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Korean Watchdog Orders 12 Cryptocurrency Exchanges to Revise Customer Contracts

Last Updated March 4, 2021 5:06 PM
Samburaj Das
Last Updated March 4, 2021 5:06 PM

South Korea’s corporate watchdog has today reportedly ordered a dozen domestic cryptocurrency exchanges to revise their adhesion contracts to provide better protection to consumers.

According to Yonhap  news, South Korea’s Fair Trade Commission (FTC) has demanded 12 cryptocurrency exchanges to fundamentally tear up their existing adhesion contracts that customers are mandated to sign while registering with the exchange operators. Adhesion contracts are commonly known as ‘boilerplate’ contracts where the weaker party has little choice in ‘take it or leave it’ agreement drafted by the business.

Commonly used in matters involving leases, insurance, mortgages and more adhesion contracts, Korea’s FTC says, fails to provide adequate protection to customers enrolled in cryptocurrency exchanges. The FTC, which also serves as the economic competition regulator, said current customer contracts from exchange operators ‘unfairly’ keeps users from withdrawing their deposits. The regulator went so far as to claim that current practices among crypto exchanges force users to shoulder any and all financial losses when ending their membership with exchanges.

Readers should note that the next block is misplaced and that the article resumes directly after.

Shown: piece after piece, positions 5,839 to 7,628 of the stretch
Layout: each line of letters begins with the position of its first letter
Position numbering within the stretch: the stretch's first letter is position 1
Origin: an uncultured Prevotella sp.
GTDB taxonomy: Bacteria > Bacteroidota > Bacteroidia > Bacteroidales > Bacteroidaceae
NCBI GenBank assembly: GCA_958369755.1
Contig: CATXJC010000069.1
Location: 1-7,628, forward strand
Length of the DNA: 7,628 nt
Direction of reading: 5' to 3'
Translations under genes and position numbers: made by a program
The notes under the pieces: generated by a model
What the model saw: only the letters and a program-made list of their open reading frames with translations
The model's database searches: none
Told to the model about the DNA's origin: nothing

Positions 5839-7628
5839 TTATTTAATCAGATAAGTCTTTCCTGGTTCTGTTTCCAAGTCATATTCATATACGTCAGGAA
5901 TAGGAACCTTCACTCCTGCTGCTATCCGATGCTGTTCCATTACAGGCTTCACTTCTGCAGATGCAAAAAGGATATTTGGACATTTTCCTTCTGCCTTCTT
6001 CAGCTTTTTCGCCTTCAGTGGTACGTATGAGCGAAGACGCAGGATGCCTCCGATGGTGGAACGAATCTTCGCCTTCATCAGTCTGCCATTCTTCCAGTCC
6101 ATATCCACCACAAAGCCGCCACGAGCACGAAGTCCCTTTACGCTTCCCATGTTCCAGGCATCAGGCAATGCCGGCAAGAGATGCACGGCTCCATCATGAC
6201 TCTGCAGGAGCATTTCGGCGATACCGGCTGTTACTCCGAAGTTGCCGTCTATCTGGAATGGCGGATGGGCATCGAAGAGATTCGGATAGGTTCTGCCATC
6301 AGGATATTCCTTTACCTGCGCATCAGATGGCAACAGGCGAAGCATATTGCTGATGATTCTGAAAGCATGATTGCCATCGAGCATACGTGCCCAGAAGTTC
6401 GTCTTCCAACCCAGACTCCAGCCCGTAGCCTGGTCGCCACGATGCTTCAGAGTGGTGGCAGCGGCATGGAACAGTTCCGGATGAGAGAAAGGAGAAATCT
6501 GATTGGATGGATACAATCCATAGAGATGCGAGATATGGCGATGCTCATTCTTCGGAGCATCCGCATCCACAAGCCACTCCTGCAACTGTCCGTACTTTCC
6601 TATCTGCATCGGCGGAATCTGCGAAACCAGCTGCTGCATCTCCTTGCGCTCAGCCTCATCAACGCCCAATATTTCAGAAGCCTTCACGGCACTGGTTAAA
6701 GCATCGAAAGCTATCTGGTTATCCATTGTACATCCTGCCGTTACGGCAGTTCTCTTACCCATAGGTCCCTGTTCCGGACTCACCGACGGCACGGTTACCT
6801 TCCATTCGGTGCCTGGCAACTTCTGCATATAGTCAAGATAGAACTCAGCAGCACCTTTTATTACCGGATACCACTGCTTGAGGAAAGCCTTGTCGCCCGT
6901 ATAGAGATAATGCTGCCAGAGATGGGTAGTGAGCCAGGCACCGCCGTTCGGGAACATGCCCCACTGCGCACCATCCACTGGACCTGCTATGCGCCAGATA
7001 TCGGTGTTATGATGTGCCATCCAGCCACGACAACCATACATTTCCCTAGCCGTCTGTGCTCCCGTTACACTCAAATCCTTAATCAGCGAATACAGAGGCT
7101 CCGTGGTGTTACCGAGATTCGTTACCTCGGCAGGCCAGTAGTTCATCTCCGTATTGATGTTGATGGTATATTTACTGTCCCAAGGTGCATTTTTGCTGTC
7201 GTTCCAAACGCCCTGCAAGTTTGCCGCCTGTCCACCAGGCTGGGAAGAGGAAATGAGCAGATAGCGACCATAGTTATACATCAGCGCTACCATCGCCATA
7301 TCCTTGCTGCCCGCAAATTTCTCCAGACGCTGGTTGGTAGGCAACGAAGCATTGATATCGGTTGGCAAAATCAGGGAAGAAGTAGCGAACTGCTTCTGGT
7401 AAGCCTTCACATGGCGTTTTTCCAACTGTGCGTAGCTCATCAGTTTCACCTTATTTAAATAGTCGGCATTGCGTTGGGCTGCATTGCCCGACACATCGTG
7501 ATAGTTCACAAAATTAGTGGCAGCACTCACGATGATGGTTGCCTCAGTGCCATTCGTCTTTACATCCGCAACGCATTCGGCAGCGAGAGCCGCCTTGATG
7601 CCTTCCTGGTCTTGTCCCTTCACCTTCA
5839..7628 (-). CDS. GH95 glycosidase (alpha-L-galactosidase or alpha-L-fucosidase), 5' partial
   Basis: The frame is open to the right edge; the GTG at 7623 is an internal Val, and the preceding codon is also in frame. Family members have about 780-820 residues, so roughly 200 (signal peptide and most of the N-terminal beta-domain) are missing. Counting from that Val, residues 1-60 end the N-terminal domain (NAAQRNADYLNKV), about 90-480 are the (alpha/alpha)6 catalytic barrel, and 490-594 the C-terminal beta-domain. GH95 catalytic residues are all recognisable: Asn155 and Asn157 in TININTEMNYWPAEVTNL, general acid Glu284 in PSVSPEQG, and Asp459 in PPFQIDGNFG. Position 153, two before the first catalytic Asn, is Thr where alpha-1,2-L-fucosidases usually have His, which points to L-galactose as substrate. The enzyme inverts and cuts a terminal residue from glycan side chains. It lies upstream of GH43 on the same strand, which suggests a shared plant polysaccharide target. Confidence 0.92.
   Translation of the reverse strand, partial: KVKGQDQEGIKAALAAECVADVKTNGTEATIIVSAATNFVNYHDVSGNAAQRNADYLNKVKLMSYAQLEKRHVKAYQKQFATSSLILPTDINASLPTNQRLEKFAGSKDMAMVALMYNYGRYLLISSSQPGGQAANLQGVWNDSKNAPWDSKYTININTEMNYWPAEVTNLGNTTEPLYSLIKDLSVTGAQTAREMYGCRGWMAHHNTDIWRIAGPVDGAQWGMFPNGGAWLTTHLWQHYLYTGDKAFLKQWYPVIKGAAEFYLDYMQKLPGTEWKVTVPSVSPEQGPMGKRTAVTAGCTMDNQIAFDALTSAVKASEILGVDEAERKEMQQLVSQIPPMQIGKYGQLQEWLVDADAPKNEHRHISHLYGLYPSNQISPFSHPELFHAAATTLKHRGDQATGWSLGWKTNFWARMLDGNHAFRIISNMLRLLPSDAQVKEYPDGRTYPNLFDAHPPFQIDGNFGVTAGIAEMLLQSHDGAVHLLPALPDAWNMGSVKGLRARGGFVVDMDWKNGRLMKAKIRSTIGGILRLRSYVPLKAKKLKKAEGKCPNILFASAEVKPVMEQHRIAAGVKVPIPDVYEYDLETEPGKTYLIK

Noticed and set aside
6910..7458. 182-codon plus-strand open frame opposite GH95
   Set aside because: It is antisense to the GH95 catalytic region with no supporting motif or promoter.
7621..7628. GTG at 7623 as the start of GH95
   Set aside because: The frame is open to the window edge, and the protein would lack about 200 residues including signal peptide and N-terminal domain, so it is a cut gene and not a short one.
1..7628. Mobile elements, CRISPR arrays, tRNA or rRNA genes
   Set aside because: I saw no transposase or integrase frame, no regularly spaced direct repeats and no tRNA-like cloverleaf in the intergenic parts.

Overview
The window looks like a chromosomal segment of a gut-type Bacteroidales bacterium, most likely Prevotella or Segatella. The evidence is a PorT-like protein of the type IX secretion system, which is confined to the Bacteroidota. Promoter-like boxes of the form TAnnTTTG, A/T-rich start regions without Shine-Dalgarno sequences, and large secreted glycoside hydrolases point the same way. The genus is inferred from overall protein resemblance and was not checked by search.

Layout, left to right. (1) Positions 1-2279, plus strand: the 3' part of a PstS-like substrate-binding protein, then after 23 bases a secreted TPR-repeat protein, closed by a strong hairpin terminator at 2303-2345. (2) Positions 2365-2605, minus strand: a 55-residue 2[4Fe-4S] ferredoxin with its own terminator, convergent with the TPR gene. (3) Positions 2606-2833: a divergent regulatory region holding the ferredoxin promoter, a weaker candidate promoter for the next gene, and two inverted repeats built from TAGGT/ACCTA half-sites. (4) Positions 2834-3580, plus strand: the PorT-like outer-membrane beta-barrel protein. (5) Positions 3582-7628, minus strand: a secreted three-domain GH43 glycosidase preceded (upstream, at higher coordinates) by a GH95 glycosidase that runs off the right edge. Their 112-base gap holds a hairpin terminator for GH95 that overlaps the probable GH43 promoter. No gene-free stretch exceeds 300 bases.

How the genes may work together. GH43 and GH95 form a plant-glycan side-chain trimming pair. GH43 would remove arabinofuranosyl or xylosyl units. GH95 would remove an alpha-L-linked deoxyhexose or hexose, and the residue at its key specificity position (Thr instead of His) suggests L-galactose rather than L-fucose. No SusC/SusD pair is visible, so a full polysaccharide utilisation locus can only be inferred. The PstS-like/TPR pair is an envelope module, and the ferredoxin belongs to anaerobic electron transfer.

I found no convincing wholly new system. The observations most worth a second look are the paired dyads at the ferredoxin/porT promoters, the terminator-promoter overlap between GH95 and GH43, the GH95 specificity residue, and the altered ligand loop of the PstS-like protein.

The FTC’s measures follow notable remarks from the authority’s chairman Kim Sang-Joo who called for a nuanced regulatory approach toward the domestic cryptocurrency space in mid-January 2018. Speculation of a possible ban on all cryptocurrency trading was rife at the time after Korea’s justice ministry confirmed it was preparing legislation to that end along with a complete shutdown of domestic cryptocurrency exchanges. The intended measure triggered a fierce public backlash that eventually led to Korea’s president releasing a statement to cool fears of a ban.

“[Shutting down cryptocurrency exchanges] is not realistically possible,” FTC chairman Kim said at the time. “Based on electronic commerce law, the government does not have the authority to close down cryptocurrency trading platforms.”

Korean authorities subsequently moved to curb anonymous trading of cryptocurrencies among domestic exchanges on January 30.

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